6. 6. Chapter 2 – Psychological and Spiritual Well-Being B. The Mind-Body Connection 1. Mental attitude may be just as important a risk factor for certain diseases as age, race, gender, education, habits, and health history. 2. Positive states like happiness and optimism and traits such as gratitude have been linked with longer lifespans as well as lower risk of cardiovascular and lung disease, stroke, diabetes, colds, and upper respiratory infections. 3. Mental disorders can undermine physical well-being. C. Mental Health on Campus 1. There have been increases in the numbers of students seeking psychological services and in the severity of problems they report, such as drug use, alcohol abuse, sexual assaults, self-injury, and suicide. 2. In the American College Health Association National College Assessment, almost half of the undergraduates surveyed reported feelings that things were hopeless within the last 12 months. 3. The reasons for greater student distress on campus include: a. Many undergraduates arrive on campus with a history of psychological problems. b. Some undergraduates are dealing with ongoing issues such as bulimia, self-cutting, and childhood sexual abuse. c. Some students become depressed in college or begin abusing alcohol or drugs. d. Many students become distressed following a romantic breakup or loss. e. Psychiatric symptoms may increase the risk of developing other disorders. D. The Toll on Students 1. Psychological and emotional problems can affect every aspect of a student’s life, including physical health, overall satisfaction, and relationships. 2. The impact of mental health problems extends beyond an individual student to roommates, friends, classmates, family, and instructors.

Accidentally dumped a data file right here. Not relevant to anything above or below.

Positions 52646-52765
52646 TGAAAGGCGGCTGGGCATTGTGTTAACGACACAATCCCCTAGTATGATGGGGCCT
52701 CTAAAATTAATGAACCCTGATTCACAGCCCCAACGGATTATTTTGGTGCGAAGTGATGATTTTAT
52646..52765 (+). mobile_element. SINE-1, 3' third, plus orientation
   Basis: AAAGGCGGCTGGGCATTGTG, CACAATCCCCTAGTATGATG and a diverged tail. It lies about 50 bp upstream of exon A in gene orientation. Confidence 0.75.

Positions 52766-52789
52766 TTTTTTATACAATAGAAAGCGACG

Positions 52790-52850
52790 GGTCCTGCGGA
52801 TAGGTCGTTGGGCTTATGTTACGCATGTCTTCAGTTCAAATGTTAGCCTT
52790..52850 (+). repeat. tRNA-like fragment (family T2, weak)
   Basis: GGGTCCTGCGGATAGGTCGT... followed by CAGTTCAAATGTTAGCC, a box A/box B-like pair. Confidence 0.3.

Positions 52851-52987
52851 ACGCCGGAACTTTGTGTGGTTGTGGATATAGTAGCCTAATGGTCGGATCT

7. 7. Chapter 2 – Psychological and Spiritual Well-Being VI. Depressive Disorders Depression, the world’s most common mental ailment, affects more than 13 million adults in the United States every year and costs billions of dollars for treatment and lost productivity and lives. A. Depression in Students 1. An estimated 15 to 40 percent of college-age men and women may develop depression, but the number may be rising. 2. Three key contributors to depression in college students are stress, too little sleep, and academic and athletic pressures. B. Gender and Depression 1. Female Depression a. Depression is twice as common in women as men. b. Brain chemistry and sex hormones may play a role. c. Childhood abuse also contributes to female vulnerability. 2. Male Depression a. Experts describe male depression as an “under” disease: under- discussed, under-recognized, under-diagnosed, and undertreated. b. Genes may make some men more vulnerable to depression, but chronic stress of any sort plays a major role. C. Major Depression 1. The simplest definition of major depression is sadness that does not end. 2. The characteristics of depression include: a. Feeling depressed b. Loss of interest c. Eating more or less d. Having trouble sleeping e. Feeling slowed down f. Lack of energy g. Feeling helpless, hopeless, and worthless h. Difficulty concentrating; forgetfulness i. Difficulty thinking clearly or making decisions j. Persistent thoughts of death or suicide k. Withdrawal from others l. Physical symptoms D. Treating Depression 1. The most recent guidelines for treating depression call for an individualized approach tailored to each patient’s symptoms. 2. Medication has become the most common approach, while fewer patients receive psychotherapy, possibly because of limited insurance coverage.